Umphrey's McGee
Photo: IVPR

Umphrey’s McGee Get into the Mystic in Petaluma

Any band that can keep it together for 25 years is to be commended, and Umphrey’s McGee have largely done it the old-fashioned way.

It’s a chilly, rainy Thursday evening in Sonoma County on 23 February, par for the course in one of Bay Area history’s coldest, wettest winters. California needs the rain, yet it feels like climate change is stealing some of the state’s famous sunshine. But music fans are braving the elements in downtown Petaluma because improvisational rockers Umphrey’s McGee have brought their 25th-anniversary tour to town for a show at the Mystic Theater. Any band that can keep it together for 25 years is to be commended, and Umphrey’s McGee have primarily done it the old-fashioned way – with relentless touring and adventurous improvisation that gets fans hooked on chasing what’s going to happen next. 

The show at the Mystic is billed as more of an intimate experience than usual because Umphrey’s McGee typically plays the much larger Fox Theater in Oakland when visiting the Bay Area. This tends to raise expectations, so fans are amped up for some musical sunshine to warm up the frigid evening. McNear’s Saloon next to the Mystic is always a hot spot on concert nights, but there’s also an enticing new option in town, with the Kapu tiki bar just about two blocks away. The dimly lit tiki ambience has a heady vibe from the moment one enters, with a menu of delectable rum drinks and Hawaiian cuisine that seems like an appropriate way to pregame for a psychedelic rock experience at the Mystic Theater.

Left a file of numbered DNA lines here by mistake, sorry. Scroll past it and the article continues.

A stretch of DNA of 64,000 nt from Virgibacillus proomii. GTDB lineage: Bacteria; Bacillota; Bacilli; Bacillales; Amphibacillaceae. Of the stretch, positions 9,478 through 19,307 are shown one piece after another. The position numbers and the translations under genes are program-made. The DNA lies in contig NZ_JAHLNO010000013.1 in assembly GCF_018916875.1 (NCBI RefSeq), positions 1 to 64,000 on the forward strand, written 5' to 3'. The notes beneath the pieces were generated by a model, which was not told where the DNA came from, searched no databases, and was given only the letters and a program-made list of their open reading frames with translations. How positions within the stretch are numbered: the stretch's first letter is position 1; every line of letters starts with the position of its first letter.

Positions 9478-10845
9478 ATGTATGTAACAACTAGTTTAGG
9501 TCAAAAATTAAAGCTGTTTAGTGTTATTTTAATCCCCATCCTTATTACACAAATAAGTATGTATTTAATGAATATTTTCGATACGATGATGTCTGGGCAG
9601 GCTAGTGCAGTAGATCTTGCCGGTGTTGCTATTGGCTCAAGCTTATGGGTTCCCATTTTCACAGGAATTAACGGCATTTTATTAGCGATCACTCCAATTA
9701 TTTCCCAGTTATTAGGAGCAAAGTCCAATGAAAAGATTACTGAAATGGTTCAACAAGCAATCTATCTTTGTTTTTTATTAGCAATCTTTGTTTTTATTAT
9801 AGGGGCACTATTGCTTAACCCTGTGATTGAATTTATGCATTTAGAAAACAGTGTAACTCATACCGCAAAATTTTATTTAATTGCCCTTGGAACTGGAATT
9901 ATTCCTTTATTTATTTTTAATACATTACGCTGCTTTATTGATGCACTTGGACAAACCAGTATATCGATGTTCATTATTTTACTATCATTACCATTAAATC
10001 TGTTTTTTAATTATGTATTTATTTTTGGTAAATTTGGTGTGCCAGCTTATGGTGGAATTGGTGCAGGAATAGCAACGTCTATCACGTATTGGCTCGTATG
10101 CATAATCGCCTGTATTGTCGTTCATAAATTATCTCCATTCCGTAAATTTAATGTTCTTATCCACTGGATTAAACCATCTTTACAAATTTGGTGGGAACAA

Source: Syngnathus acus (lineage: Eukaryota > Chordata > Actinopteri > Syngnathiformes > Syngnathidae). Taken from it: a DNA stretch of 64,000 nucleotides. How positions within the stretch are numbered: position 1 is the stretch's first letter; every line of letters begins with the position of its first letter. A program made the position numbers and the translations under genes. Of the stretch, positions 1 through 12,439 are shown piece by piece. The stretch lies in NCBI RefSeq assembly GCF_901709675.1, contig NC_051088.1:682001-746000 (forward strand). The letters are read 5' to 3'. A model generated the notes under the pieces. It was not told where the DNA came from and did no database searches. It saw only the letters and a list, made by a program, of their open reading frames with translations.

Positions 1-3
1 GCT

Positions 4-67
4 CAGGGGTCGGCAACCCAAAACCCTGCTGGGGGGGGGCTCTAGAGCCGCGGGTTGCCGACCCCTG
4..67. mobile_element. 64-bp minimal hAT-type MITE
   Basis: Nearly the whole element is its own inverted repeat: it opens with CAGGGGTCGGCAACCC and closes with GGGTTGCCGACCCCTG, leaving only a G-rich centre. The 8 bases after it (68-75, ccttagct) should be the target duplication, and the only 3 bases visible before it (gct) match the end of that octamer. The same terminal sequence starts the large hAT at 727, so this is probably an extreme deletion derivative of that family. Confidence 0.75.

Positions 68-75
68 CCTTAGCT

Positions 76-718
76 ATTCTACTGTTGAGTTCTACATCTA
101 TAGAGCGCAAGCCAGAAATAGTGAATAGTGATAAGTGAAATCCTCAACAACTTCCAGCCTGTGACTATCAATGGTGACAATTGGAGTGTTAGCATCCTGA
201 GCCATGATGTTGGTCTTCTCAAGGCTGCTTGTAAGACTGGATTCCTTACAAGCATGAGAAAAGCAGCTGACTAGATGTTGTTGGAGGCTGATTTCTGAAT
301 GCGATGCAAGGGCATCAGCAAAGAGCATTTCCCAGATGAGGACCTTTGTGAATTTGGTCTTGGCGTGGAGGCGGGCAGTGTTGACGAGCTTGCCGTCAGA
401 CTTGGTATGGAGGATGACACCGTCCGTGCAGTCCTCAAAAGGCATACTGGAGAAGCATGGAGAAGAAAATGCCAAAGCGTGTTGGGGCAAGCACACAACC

The posters that Umphrey’s McGee are selling at the merch table hint at an interstellar trip with a flying saucer traversing the cosmos in a swirl of psychedelic imagery, always a good sign of high times to come. “It Doesn’t Matter” kicks the show off with a mid-tempo groove that feels like an excellent way to settle in, as guitarists Brendan Bayliss and Jake Cinninger weave riffs over a warm low end from bassist Ryan Stasik. Bayliss delivers some soulful vocals on “Mad Love”, a tune with crisp riffs and guitar chords that leave space for keyboardist Joel Cummins to add melodic piano lines that elevate the band’s sound.  

“It’s Not Your Fault” is an infectious number from 2022’s Asking for a Friend, Umphrey’s McGee’s latest record that delivers a solid batch of tunes focusing more on songcraft than jams. It gets cut short for “Conduit” from 2011’s Death by Stereo, clearly, a popular choice from the audience reaction as the song blends hot riffage with some laid-back dub chords. “Front Porch” elevates the jam factor as the sextet starts exploring more of the sonic highways and byways, with drummer Kris Meyers and percussionist Andy Farag locking in on a tight beat. The guitars take a layered approach to get the Mystic into a nice collective groove before the jam segues into the energetic “Gulf Stream”. Cinninger sings here about being surrounded by friends and ad-libs, “California, so nice to see you, it’s been too long!” The energy soars as Umphrey’s McGee rock out, then segue into a big finish on “Front Porch”.

Umphrey's McGee